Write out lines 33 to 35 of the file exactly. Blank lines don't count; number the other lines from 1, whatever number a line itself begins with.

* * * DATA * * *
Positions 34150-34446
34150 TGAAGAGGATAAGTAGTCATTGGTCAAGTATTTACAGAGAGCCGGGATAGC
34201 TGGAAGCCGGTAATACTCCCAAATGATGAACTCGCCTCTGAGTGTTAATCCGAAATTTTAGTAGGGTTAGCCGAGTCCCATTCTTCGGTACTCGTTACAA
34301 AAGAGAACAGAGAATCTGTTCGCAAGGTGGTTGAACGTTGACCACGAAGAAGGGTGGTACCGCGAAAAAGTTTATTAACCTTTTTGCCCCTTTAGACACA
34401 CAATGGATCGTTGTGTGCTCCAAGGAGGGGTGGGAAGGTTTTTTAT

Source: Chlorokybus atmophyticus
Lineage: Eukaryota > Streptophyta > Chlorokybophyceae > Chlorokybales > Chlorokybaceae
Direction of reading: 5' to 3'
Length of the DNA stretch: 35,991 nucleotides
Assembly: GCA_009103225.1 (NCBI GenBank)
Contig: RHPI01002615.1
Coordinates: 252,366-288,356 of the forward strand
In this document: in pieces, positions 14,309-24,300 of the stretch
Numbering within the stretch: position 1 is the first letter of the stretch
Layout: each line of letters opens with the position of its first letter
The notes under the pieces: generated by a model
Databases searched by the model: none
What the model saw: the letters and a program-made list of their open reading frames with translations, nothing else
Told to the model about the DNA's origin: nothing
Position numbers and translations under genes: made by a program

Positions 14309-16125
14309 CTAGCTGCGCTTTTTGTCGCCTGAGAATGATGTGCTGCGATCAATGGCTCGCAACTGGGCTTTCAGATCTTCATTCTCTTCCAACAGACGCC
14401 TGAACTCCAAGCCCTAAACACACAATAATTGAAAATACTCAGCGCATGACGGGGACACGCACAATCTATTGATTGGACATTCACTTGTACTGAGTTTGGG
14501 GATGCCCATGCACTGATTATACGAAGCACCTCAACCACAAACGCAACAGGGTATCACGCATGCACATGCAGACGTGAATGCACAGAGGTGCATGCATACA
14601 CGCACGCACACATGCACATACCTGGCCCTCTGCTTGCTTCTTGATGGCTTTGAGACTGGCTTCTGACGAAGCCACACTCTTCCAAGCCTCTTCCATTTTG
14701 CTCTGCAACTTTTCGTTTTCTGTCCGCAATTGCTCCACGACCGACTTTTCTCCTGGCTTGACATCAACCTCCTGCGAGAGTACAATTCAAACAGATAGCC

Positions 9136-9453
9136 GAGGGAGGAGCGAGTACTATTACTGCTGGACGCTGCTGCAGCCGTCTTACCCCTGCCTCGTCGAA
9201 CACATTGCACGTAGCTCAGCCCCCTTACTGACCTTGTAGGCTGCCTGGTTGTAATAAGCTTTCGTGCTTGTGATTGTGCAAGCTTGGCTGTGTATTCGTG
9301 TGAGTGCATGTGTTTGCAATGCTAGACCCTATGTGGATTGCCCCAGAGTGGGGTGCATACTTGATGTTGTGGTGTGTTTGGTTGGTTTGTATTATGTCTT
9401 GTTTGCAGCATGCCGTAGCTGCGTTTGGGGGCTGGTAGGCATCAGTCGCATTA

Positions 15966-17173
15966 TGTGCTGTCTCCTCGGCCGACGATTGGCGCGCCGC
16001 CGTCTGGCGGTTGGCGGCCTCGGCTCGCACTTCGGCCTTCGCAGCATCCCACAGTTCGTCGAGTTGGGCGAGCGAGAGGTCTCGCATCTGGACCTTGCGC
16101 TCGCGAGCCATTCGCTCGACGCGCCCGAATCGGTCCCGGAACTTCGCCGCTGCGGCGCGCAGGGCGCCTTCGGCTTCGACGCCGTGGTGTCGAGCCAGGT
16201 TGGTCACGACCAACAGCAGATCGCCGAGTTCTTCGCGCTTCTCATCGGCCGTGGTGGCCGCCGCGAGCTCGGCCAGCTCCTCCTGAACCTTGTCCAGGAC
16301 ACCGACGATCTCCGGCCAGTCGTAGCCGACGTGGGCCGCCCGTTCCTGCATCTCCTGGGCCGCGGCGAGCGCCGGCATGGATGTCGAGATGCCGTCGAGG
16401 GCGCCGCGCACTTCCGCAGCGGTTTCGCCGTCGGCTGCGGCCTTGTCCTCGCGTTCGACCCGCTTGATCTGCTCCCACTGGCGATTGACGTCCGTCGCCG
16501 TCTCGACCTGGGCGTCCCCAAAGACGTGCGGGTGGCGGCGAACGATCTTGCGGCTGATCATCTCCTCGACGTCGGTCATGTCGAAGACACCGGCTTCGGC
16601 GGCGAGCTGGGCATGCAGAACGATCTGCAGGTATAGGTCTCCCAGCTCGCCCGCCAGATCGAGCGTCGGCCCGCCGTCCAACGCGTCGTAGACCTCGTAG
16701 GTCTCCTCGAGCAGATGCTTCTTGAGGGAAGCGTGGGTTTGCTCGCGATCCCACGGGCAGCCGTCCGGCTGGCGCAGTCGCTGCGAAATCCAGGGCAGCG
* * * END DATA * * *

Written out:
15966 TGTGCTGTCTCCTCGGCCGACGATTGGCGCGCCGC
16001 CGTCTGGCGGTTGGCGGCCTCGGCTCGCACTTCGGCCTTCGCAGCATCCCACAGTTCGTCGAGTTGGGCGAGCGAGAGGTCTCGCATCTGGACCTTGCGC
16101 TCGCGAGCCATTCGCTCGACGCGCCCGAATCGGTCCCGGAACTTCGCCGCTGCGGCGCGCAGGGCGCCTTCGGCTTCGACGCCGTGGTGTCGAGCCAGGT